Cha-Ka had, during the time had had spent with the Marshals since their arrival in the land, begun to distrust many of the teachings his own Elders had brought him up on. He knew the creation of the land had something to do with beings like Enik, who resembled  a smaller version of the sarisataka,who in past times had preyed upon his people, then with the Pakuni God. And the weather the sun the moon, even time itself, had more to do with the strange pylons than with his tribal spirits. And Enik’s people had created the pylons in the first place…that was what the Marshals said, anyway. But he nevertheless had a dreadful feeling about coming here. He had said nothing, trusting that his human friends knew what they were doing, and would protect themselves and him. But he couldn’t quite shake the feeling that the black pylon was some kind of the marker, put there as a warning, just as was the strange, milk-colored dinosaur And now…was whatever coming through the trees what the pylon had warned them of? It was some large animal, of that he was certain. But some instinct told him it was not like any of the beasts that shared their valley.

      At length, the bizarre head of the animal broke clear of the foliage. The head resembled that of the snaggle-toothed proto-mammals they sometimes encountered in the valley. Most of them were quite small, some no larger than good-sized rate. A few were the size of small dogs. But competition from the more advanced archesarian reptiles kept them few and diminutive. This monster, however, was at least the size of an ox. Saber-like canines extended down from its upper lip to terminate beneath the lower jaw. The mouth opened, drooling threads of translucent saliva as it did so. Short, coarse, fur of a tawny-red covered the predator’s face, becoming denser and more shaggy around the neck and shoulder area. Its semi-mammalian eyes were tiny, and rodent-like, and glinted like black malachite from the quasi-reptilian eye-sockets. But what was most extraordinary was the enormous length of horn, smooth as polished ivory and similar in hue that rose from the flat of the animal’s skull to extend into the air for more than three meters, terminating in a tip tapered to razory keenness.

    At the sight of the four humans and Pakuni, the beast gave a series of three coughing barks, then charged them full-throttle.

    “Split up!” Jack ordered. From their relative positions, Will, Holly, and Jinal dashed to one side, Jack and Cha-ka the other.    

     The beast ambled into the clearing, waddling a massive, barrel-shaped body, on four semi-erect legs. A long, stout tail depended from behind.

    The massive horned head swerved in each direction, undecided as to which prey to choose. Cha-Ka, looking back over his shoulder at the nightmarish predator issued a sharp squeal. That somehow seemed to decide matters for the monster as it ambled in quickly in the direction of him and Jack Marshal.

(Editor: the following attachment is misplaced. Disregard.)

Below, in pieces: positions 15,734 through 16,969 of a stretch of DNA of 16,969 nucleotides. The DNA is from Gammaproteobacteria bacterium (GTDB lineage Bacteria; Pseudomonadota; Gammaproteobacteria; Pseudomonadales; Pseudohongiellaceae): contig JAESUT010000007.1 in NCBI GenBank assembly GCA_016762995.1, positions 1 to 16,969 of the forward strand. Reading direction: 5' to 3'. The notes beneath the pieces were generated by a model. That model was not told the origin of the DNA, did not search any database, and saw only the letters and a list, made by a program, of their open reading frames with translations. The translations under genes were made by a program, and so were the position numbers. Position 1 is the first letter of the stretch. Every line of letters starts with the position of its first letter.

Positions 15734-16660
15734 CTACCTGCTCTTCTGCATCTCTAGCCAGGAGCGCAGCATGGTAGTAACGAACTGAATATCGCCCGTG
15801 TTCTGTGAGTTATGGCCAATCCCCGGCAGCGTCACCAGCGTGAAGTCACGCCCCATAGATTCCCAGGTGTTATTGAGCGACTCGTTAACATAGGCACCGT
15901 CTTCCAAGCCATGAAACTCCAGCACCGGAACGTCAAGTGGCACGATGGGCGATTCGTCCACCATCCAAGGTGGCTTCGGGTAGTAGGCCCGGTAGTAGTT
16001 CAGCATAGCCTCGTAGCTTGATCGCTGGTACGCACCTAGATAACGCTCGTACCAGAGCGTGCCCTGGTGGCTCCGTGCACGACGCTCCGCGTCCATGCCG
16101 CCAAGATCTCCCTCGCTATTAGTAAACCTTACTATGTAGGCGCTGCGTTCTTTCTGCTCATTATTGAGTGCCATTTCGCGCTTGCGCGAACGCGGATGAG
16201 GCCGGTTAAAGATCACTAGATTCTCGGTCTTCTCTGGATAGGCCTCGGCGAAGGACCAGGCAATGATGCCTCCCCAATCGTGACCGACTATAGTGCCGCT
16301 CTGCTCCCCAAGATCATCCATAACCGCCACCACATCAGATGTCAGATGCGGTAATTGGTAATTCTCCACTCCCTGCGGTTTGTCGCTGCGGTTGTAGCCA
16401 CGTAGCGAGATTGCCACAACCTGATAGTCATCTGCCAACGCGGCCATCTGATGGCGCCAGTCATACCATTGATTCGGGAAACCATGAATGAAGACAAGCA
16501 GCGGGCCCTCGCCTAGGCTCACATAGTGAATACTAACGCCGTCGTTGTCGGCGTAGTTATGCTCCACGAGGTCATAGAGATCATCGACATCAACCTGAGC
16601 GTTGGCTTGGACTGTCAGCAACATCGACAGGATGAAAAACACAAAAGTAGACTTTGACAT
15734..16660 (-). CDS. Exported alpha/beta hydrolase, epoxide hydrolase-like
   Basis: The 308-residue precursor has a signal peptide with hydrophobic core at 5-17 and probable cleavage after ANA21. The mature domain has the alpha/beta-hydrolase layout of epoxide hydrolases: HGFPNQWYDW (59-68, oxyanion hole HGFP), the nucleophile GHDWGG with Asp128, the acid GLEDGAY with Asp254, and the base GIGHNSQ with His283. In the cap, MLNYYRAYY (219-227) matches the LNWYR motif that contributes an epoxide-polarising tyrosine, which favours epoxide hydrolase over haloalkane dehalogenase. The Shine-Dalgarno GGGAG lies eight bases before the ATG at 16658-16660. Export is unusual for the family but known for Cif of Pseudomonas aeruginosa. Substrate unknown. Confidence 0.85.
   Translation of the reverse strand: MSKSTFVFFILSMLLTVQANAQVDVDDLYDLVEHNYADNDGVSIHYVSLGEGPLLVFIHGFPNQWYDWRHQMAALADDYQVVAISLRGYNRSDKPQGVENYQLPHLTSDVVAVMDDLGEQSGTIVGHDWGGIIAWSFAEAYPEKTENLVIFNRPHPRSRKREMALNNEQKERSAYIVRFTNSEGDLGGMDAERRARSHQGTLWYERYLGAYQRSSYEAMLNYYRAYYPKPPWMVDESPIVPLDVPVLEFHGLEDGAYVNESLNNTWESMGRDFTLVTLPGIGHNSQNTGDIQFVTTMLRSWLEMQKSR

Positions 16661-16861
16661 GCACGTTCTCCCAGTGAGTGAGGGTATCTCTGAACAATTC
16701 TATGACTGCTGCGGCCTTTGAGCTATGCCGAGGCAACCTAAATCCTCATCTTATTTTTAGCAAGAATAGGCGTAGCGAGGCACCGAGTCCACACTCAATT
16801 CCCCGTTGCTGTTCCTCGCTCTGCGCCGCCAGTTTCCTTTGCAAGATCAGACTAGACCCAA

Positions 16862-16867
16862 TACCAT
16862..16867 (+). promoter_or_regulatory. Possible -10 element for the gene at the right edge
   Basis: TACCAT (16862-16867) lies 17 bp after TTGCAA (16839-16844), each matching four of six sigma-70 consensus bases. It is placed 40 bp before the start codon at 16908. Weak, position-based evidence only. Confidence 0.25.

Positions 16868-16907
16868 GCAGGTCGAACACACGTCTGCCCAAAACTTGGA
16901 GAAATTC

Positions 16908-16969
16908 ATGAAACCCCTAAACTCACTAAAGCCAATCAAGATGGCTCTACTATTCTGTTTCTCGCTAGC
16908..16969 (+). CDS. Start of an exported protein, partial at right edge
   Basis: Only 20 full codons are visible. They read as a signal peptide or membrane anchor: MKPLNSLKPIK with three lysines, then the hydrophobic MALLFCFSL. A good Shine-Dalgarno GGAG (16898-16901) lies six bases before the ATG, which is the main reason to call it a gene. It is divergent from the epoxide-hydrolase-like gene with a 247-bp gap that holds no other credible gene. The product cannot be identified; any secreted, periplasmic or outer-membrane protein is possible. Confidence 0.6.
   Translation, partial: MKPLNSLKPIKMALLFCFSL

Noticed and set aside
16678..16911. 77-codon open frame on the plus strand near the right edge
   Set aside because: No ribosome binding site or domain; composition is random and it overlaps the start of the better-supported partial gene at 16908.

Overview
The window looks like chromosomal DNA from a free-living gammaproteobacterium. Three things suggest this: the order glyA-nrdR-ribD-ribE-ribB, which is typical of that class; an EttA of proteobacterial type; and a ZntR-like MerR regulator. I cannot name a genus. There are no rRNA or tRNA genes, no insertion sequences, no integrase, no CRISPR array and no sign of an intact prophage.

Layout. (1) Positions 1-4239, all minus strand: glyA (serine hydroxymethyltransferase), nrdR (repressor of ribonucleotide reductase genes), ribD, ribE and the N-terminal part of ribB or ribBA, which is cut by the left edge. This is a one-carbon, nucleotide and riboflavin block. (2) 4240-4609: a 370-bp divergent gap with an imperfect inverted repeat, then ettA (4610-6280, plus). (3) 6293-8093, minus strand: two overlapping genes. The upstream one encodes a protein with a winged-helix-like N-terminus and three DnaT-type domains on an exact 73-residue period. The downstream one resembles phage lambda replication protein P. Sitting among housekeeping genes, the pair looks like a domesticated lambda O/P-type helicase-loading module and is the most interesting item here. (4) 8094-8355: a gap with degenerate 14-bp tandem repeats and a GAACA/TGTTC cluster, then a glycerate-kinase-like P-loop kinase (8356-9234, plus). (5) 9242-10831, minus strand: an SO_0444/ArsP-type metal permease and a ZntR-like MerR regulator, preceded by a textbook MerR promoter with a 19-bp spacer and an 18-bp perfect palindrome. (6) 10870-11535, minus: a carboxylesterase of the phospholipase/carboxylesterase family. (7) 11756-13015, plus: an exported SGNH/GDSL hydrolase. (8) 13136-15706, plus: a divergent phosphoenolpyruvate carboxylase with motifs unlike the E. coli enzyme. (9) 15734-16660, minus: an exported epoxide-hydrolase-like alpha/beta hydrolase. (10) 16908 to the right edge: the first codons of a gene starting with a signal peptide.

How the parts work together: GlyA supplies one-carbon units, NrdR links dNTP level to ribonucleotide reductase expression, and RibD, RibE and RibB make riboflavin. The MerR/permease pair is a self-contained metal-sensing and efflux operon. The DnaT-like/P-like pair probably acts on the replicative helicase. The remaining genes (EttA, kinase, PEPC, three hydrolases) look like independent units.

“He’s going after Jack!”Will gasped, as the skidded around.

     “We’ve got to do something!” Holly shouted     “Wait!” said Jinal, retrieving her crystal-embedded rod. “I’ll save them.” The girl dashed forward in the direction of the beast, which was now plowing through the dense marsh grass by the river’s edge.

    “Jinal, no!” Will shouted. Then he stopped realizing that if any of them could fend of this animal it was likely Jinal.

     Fortunately, the predator was slow, and Jack and Cha-Ka had outdistanced it without too much trouble. Jinal, now only a few meters from the animal, held out her rod, and ran her thumb over an arrangement of red and yellow crystals near its center. A sharp beam shot from the rod, piercing the creature’s right flank, causing the animal to howl in agony. It surged around to face Jinal, but the girl appeared unfazed, to the further amazement of Will and Holly. Again, the girl passed her fingers over the extremity of the rod, and with another low scream, another beam pierced the air. This one seemed to be of lower intensity then the first. It smacked the beast squarely on the whiskered snout. The creature drew back at once, holwing, grayish tendrils of smoke wafting from his blackened nostrils. The animal whirled its huge body around to crash back into the trees where it had come.
 

 

     “Good riddance!” shouted Holly, as the monster crashed off.

    “Good going, Jinal!” said Will as they dashed to her side. They noticed the red and yellow crystals were still pulsing with slowly dissipating heat.

    “I’ve never seen a beast like that one.” Jinal said flatly, as she gazed dazedly after it.

    “Well, it may surprise you but neither have we!” said Will.

    Jack and Cha-Ka joined them, and they all speculated briefly about just what manner of beast it was. It was clearly related to the other mammal-like reptiles in the valley, but it seemed to be some sort of mutant, after the order of Lulu and Torchy. But were animals like it seeping through rents in the space time fabric from some unknown portion of Altrusia, or had they arisen through some fault in the pylons? After all, if there was a breakdown, like Enik had said, and these pylons controlled the organic development within the land……

    “I sure hope there aren’t any more things like that up ahead.” Will stated.

    “Well, I’m afraid we have to find out.” said Jack. “let’s follow the river from here on. It looks like it lead s to those cliffs. Maybe we’ll find more answers there.”
 

 

 CLICK HERE FOR PART 5